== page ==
I’ve heard that some European countries require cars to be recycled. Is this true?
—Glen Palmer, West Palm Beach, FL
Back in February 2000, in response to the realization that discarded autos accounted for a tenth of the hazardous waste spilling out of Europe”s landfills, the European Union (EU) decided to shift the burden of environmental responsibility squarely onto the carmakers themselves. Now until 2007, in all 25 EU member countries, carmakers must recycle 80 percent of the vehicles they manufacture; in 2015, the percent increases to 85. In addition, the law requires all automakers selling their products in Europe to stop using toxic heavy metals, such as the mercury sometimes found in auto trunk light switches.
The recycling law also applies retroactively; forcing carmakers to pick up the full tab for disposing of every auto they ever produced. The European Automobile Manufacturers Association, a trade group, believes the measure will cost industry around $23 billion, based on a recycling cost of around $155 a car and an estimated 150 million cars currently on the European roads.
In response, automakers across Europe are redesigning their new models with recycling in mind. Germany”s Volkswagen, for example, conducted extensive research on how to maximize efficiency in recycling its fleet. The company concluded that extensive dismantling of vehicles before crushing significantly cut down on waste, and then designed its most recent Golf with a dashboard built for easy and complete removal by a dismantler. And to facilitate ease in recycling auto plastic, VW replaced potentially contaminating adhesives with clips and now uses a standardized plastic wherever possible. In another example, BMW now makes instrument panels out of a standardized plastic that can be broken down and re-molded back into the same instrument panels with 99.5 percent purity.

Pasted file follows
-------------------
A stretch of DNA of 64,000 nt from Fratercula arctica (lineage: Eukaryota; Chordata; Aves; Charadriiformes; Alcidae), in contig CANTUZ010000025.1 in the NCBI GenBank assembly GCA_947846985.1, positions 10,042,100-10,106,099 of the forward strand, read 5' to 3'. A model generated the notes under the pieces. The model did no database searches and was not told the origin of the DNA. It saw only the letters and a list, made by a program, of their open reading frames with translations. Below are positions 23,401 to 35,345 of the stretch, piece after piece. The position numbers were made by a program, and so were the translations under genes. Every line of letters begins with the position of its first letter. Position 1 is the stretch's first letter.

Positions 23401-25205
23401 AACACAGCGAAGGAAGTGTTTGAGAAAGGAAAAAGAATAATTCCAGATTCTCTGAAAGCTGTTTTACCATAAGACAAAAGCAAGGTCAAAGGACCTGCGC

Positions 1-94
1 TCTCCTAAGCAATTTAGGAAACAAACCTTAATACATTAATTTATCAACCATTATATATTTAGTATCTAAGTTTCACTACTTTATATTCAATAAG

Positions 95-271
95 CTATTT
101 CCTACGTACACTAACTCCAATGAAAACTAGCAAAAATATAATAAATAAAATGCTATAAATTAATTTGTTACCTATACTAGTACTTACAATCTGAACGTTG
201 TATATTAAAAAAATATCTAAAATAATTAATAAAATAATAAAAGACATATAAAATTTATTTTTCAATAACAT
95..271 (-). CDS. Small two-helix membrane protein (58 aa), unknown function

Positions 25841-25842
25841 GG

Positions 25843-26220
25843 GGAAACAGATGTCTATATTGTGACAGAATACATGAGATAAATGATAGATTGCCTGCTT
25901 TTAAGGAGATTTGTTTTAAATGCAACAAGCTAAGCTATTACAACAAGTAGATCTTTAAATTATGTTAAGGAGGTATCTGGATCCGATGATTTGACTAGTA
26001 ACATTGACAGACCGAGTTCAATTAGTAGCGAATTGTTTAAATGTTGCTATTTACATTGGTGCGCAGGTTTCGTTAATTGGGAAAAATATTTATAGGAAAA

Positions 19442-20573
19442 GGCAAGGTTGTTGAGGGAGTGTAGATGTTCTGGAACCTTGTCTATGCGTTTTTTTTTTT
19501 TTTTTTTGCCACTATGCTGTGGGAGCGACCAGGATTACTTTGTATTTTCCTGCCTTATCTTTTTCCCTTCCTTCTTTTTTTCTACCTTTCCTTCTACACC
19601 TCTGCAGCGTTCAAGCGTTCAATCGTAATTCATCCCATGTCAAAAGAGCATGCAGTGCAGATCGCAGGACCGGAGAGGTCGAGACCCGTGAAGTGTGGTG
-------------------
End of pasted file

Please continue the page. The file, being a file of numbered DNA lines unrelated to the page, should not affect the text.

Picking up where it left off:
The world”s major non-European automakers, including Ford, General Motors and Toyota, sell many vehicles throughout Europe and have begun building networks of recycling facilities tailored to their respective vehicle lines. Toyota, for instance, has set up almost 600 recycling sites in four European countries.
Although American automakers are not subject to such strict regulations at home, they have been recycling cars since the first Model T rolled off Henry Ford”s production line. Today, American-made cars are among the most recycled consumer items. According to the Alliance of Automobile Manufacturers, a U.S. trade group, approximately 82 percent of an average vehicle”s weight gets recycled. Ford and General Motors are pioneering the use of recycling-friendly design on their new lines of automobiles, going so far as implementing environmentally-friendly “closed loop” manufacturing systems and distributing End-of-Life-Vehicle (ELV) dismantling manuals listing parts and their material content.
CONTACTS: European Automobile Manufacturers Association, www.acea.be ; Volkswagen, www.volkswagen.co.uk/company/environment/recycling ; Ford Motor Company Vehicle Recycling, www.ford.com/en/goodWorks/environment/recycling/vehicleRecycling.htm .